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v. sput·tered, sput·ter·ing, sput·ters
1. To spit out or spray particles of saliva or food from the mouth in noisy bursts.
2. To spit out words or sounds in an excited or confused manner.
3. To make sporadic spitting or popping sounds: The fire sputtered and died.
4. Physics To cause the atoms of a solid to be removed from the surface by bombardment with atoms in a discharge tube.
1. To eject in short bursts with spitting or popping sounds.
2. To utter in an excited or confused manner.
3. Physics To coat (a solid surface) with metal atoms by sputtering.
1. The act or sound of sputtering.
2. Matter emitted in sputtering.
3. Excited or confused utterance.

[Probably of Low German origin; akin to Dutch sputteren.]

sput′ter·er n.
sput′ter·y adj.
American Heritage® Dictionary of the English Language, Fifth Edition. Copyright © 2016 by Houghton Mifflin Harcourt Publishing Company. Published by Houghton Mifflin Harcourt Publishing Company. All rights reserved.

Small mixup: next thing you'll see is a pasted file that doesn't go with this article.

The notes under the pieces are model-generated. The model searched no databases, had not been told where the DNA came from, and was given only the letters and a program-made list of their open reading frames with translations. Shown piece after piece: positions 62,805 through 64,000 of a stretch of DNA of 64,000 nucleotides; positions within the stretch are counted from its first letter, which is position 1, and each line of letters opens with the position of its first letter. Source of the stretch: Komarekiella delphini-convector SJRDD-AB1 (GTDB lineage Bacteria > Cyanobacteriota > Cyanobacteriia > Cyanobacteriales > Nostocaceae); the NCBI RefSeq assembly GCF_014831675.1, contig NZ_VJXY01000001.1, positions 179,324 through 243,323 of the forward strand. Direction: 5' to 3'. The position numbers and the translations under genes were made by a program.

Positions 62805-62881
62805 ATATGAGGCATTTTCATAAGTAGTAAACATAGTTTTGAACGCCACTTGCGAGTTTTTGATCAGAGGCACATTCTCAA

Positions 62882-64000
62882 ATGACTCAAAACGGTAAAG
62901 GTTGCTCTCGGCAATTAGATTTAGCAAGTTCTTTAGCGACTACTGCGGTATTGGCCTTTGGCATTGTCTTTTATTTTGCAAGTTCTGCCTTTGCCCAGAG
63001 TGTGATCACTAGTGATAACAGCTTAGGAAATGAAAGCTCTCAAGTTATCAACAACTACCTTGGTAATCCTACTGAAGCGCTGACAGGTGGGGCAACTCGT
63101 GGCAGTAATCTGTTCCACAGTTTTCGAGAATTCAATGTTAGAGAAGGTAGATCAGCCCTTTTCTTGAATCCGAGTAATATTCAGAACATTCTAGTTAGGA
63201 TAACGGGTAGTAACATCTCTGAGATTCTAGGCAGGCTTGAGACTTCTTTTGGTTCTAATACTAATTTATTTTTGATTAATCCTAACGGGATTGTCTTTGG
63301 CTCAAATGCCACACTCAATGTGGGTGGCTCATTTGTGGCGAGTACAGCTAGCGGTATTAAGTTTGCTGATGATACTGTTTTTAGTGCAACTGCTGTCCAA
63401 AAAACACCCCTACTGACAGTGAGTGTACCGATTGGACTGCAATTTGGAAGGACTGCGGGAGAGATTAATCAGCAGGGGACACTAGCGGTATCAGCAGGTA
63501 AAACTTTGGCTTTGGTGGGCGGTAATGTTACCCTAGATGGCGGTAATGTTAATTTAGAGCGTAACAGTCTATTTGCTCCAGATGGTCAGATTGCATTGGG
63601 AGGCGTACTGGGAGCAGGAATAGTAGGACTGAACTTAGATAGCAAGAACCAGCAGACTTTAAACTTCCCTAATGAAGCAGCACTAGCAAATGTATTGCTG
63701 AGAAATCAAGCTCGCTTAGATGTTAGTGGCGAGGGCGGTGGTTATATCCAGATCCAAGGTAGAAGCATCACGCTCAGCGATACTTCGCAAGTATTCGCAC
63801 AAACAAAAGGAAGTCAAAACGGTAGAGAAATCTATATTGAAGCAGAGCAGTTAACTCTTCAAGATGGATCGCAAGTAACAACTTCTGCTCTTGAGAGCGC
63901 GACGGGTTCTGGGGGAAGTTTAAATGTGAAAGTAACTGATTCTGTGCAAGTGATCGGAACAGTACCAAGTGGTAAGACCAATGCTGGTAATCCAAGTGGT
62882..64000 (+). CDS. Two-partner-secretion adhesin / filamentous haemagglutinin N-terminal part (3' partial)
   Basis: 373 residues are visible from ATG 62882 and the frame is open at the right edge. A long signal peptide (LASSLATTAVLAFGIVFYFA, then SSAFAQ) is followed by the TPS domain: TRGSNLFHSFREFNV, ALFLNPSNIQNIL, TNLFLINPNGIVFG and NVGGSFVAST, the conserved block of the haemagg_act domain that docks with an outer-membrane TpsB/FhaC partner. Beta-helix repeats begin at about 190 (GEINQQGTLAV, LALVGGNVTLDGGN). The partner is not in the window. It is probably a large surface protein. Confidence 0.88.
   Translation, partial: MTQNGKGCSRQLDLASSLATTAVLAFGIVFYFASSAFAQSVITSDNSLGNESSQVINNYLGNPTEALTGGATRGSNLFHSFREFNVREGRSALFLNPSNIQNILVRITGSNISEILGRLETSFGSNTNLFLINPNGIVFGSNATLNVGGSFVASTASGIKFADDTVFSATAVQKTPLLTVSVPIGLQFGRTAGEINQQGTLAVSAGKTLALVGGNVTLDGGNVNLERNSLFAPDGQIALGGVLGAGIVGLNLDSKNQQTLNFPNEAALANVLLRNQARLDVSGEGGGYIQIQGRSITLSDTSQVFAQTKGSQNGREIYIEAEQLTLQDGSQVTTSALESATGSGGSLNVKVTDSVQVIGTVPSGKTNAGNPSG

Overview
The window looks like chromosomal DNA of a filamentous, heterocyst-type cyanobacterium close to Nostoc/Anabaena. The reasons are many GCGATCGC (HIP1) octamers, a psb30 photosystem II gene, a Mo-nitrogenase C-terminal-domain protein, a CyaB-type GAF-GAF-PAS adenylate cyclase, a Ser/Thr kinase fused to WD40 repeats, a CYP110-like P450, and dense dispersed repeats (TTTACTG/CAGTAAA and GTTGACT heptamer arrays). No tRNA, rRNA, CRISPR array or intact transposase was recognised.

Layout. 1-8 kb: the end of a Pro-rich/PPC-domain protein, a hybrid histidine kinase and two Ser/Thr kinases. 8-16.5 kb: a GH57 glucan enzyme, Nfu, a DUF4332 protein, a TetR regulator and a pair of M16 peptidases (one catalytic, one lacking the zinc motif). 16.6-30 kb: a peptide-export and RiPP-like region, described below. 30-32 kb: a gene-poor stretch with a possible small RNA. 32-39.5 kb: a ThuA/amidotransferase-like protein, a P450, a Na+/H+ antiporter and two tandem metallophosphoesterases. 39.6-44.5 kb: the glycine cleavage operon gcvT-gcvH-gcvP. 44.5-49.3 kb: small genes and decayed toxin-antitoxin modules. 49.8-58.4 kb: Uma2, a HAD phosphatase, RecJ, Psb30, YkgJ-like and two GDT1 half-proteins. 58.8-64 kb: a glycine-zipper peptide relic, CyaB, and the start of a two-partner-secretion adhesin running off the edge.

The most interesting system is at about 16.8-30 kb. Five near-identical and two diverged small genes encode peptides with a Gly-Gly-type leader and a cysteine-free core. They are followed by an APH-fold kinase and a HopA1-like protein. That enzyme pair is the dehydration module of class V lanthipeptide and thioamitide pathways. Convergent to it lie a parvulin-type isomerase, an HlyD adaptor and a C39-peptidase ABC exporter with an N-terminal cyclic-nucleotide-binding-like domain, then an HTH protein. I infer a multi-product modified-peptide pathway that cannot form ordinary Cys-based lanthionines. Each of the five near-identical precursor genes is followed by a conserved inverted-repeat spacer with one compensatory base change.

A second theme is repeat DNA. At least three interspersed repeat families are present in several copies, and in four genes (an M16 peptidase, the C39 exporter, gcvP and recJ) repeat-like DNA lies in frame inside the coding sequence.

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Dried specimens were then attached to aluminum stubs with double-faced conductive adhesive tape, and were gold-sputtered with a Balzers SCD/050 sputterer. Observations and images were obtained as soon as possible as to avoid deformations after sample preparation.
After coating with gold by using a vacuum sputterer, they were ready for the SEM characterization.
Chuck Schumer (D-N.Y.) and MSNBC sputterer Keith Olbermann maintain.
A large aluminum pot half full of water is wired to audio equipment in Sputterer, 1999, the Rabelaisian sound of the artist and his wife growling and blowing raspberries causing its contents to roil.